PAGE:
A Jewish center in New York evacuated for a false bomb threat

A Jewish center in the city of Albany, the capital of the state of New York, was evacuated on Sunday after receiving a bomb threat that eventually turned out to be false, authorities said.

In addition to that installation, almost two dozen Jewish centers in the state also received threatening emails throughout the day, although for the moment no details about their location or type of threat have been released.

The state governor, Andrew Cuomo, moved almost immediately to the scene of the events in Albany and told reporters that, after evicting the building, police officers checked it thoroughly, finding no artifact.

"We take every threat as something very serious," said Cuomo, who said about a hundred people were in the facility at the time of the evacuation, including many children.

"It is one of the most shameful things that can be done," said the politician about the threat to a place frequented by minors.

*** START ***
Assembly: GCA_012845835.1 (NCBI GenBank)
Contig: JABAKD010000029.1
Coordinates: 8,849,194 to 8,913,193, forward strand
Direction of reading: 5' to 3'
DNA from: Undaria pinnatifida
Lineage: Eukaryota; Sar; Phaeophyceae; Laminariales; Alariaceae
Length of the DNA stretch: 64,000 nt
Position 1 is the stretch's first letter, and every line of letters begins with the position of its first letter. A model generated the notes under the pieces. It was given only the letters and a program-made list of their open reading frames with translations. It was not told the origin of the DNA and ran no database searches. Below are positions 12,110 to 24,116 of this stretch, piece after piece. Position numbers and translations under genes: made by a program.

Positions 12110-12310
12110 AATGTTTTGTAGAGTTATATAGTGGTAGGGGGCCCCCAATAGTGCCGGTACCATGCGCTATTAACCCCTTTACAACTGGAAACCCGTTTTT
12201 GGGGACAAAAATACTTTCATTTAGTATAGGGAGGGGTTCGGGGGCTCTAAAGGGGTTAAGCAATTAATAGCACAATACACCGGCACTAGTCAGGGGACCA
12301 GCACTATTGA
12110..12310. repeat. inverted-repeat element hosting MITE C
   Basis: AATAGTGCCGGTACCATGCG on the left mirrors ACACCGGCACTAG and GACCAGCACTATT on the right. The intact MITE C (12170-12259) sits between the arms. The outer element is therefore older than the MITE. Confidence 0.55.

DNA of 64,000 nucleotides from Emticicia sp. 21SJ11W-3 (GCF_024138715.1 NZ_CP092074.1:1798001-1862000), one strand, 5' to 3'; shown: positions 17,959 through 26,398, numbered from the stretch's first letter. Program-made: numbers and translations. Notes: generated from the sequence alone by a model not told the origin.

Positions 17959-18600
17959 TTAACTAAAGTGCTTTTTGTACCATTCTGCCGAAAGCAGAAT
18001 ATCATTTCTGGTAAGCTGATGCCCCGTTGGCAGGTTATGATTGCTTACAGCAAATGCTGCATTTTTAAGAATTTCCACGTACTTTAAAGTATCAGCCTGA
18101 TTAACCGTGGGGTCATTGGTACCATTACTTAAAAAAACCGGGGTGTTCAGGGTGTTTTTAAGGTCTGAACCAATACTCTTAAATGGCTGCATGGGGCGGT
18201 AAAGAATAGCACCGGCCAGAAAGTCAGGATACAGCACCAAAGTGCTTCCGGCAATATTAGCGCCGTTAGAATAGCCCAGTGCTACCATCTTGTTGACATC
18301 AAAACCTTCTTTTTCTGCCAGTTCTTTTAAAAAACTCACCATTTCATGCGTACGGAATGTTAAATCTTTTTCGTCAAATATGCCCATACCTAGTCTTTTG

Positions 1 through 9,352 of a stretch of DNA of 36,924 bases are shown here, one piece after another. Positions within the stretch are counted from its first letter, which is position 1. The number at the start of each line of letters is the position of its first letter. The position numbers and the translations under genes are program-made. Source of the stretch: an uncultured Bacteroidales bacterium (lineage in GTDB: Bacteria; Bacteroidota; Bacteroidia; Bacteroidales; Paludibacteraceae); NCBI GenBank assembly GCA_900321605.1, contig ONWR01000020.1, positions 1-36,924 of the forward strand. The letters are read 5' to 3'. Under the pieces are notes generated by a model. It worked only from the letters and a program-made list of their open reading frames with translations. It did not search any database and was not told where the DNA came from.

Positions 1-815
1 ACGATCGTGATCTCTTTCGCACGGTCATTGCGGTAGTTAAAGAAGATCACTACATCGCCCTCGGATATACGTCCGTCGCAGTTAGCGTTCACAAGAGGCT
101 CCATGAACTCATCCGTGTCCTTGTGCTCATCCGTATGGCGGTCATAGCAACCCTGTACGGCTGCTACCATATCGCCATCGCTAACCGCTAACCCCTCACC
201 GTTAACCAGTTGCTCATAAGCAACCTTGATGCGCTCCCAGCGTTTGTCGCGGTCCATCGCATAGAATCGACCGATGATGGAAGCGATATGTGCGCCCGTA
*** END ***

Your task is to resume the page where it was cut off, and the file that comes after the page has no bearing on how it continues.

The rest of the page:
Cuomo recalled that so far this year New York has already lived more than forty anti-Semitic episodes and lashed out at those who seek to create "fear and terror" among that community.

"Jewish culture is a large part of New York. New York would not be New York without our Jewish brothers and sisters, so I want to say on behalf of all New Yorkers that we feel this unfortunate incident," he said.

The governor denounced that the increase in episodes of anti-Semitism occurs in parallel to a growth in other hate crimes across the country, such as attacks against African Americans or the homosexual community.

At the end of last year, two anti-Semitic attacks shook the New York region. First, a shooting against a kosher supermarket in Jersey City, in neighboring New Jersey, left six dead and just a few days later a man wounded five people with a gun during the celebration of Chanukah in the Big Apple.


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